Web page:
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Sept. 25, 2018 by Katie Tracy

Mesothelioma Awareness Day 2018

September 26 is Mesothelioma Awareness Day. The day is intended to share information about mesothelioma, an incurable cancer that forms on the linings of vital organs, typically the lungs, following asbestos exposure. While the prognosis for individuals diagnosed with the illness is grim, preventing it is very much possible. 

Scientific studies of asbestos conclude there is no safe level of exposure. Accordingly, the clear solution to preventing mesothelioma is to ensure people are never exposed to asbestos in any amount. Safer alternatives to asbestos exist, so banning it is not beyond reach. Despite this, the U.S. is not among roughly 50 nations that have done so. Although asbestos is no longer manufactured in the United States, it persists in previously installed insulation and is still being imported every year. 

According to the U.S. Geological Survey, nearly 100 percent of the asbestos imported into the United States in 2017 came from Brazil and was used by the chloralkali industry. However, "an unknown quantity of asbestos was imported within manufactured products, including asbestos containing brake-linings, knitted fabric, rubber sheets for gasket manufacture, and potentially asbestos-cement pipe." In 2018, the U.S. also imported asbestos from Russia, with …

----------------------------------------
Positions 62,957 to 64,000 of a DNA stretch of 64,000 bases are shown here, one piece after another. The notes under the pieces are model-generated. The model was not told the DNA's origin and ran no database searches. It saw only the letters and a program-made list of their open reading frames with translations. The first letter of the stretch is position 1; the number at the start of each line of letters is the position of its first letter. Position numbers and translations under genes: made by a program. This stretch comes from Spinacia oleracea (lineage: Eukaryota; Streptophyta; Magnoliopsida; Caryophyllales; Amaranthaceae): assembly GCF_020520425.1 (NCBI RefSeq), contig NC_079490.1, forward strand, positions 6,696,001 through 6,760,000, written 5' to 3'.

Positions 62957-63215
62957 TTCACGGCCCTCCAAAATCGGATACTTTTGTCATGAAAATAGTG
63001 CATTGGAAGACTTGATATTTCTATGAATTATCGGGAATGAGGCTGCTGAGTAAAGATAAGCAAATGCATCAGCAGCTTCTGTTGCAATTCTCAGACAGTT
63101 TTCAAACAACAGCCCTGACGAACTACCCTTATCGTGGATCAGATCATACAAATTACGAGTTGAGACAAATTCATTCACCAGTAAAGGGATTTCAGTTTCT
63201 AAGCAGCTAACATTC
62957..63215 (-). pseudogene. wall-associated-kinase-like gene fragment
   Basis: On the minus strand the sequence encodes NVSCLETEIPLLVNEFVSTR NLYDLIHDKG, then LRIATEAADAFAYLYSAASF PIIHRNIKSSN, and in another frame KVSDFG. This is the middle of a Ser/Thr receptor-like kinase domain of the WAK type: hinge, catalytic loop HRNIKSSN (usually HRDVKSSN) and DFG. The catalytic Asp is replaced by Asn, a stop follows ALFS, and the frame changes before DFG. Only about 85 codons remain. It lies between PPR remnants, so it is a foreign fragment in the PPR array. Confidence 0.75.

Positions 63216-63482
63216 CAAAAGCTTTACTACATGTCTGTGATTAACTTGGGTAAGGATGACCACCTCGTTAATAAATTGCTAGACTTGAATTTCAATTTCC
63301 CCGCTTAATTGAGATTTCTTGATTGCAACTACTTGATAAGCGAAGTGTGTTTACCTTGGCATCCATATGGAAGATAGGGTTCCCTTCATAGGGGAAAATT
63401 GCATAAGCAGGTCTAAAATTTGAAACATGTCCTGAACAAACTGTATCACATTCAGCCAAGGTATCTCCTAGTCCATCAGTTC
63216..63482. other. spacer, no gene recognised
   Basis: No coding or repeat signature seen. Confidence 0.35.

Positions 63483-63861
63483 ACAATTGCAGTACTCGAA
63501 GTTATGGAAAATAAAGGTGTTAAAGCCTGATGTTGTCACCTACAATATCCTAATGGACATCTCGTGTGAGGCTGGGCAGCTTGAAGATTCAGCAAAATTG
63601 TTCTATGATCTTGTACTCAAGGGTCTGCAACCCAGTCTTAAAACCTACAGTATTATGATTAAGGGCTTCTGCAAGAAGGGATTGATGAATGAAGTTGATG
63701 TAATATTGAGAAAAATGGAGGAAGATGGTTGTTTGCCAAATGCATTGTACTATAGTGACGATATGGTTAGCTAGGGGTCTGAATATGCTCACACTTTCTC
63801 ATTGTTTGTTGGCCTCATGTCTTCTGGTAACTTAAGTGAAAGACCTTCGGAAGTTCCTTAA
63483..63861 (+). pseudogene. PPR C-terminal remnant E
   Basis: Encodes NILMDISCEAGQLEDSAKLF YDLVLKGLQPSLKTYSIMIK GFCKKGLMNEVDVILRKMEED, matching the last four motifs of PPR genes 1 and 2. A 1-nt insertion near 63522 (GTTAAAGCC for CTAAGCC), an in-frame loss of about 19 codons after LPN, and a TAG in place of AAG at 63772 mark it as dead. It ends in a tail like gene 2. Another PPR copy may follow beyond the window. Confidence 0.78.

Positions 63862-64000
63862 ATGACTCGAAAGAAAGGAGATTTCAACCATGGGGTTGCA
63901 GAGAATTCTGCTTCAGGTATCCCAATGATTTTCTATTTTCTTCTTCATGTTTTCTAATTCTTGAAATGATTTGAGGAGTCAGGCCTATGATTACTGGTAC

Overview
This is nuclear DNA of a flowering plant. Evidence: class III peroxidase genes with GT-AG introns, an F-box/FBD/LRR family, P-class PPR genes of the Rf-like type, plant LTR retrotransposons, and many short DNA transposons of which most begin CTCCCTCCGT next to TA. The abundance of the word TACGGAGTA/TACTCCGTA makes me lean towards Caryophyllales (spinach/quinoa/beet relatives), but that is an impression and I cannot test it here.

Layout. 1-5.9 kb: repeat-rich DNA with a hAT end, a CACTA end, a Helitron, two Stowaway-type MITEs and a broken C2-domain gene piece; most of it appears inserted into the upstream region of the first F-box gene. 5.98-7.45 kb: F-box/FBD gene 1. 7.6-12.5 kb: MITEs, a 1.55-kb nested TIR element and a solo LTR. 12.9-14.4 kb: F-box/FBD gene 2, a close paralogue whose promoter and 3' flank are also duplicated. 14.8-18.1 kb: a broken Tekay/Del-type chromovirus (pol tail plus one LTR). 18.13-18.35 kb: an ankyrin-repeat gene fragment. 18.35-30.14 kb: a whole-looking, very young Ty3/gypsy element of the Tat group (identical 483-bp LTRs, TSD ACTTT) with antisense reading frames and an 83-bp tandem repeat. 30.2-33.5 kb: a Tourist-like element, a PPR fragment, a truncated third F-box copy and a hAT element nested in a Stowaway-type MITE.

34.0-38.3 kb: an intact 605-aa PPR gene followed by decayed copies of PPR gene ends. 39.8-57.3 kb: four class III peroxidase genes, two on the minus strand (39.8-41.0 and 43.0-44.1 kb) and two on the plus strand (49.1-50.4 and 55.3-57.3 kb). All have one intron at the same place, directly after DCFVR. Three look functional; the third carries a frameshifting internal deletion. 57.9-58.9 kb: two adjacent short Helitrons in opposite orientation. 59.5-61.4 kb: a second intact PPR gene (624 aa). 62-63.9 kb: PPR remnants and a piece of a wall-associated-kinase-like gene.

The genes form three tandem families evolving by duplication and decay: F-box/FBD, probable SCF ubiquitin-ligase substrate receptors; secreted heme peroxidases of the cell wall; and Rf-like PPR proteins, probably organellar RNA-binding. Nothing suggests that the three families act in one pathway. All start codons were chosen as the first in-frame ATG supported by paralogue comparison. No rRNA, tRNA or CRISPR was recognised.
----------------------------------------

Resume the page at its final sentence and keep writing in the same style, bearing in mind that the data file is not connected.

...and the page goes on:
Sept. 18, 2018 by Katie Tracy
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This post is part of CPR's From Surviving to Thriving: Equity in Disaster Planning and Recovery report.

Lachlan Brain, a 22-year-old electrical lineman from Tennessee, traveled to Houston following Hurricane Harvey to help with the relief effort, working for T&D Solutions, a company that specializes in maintaining and repairing power lines and related equipment. While working inside a bucket truck on August 25, 2017, Brain leaned across an electrical line, came into contact with a live wire, and was electrocuted. Line personnel and first responders attempted to revive him unsuccessfully, and Brain died.

According to reports, Brain had been eager to travel to Texas for the relief effort. He had become an electrical lineman just a year before, after attending training courses at the Southeast Lineman Training Center in Trenton, Georgia. He felt that working as an electrical lineman was his true calling, according to his …

Aug. 14, 2018 by Katie Tracy
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The Trump administration has aggressively sought to undermine public safeguards since taking office, all under the guise of making America great (again?). Nowhere has this been more evident than the Environmental Protection Agency (EPA), where Trump appointees have sought to attack most every standard adopted during the Obama era, as well as long-standing analytical procedures (see here and here) designed to ensure any new standards are evidence-based and scientifically sound. These attacks do not stop at EPA, however. Trump has also undermined worker protections at every turn. 

At the end of July, Trump's Occupational Safety and Health Administration (OSHA) proposed to roll back an Obama-era rule finalized in May 2016 to improve tracking of worker injuries and illnesses by requiring employers to electronically submit certain records to the agency. The final rule did not ask employers to document additional information than is already required under existing recordkeeping …

June 22, 2018 by Katie Tracy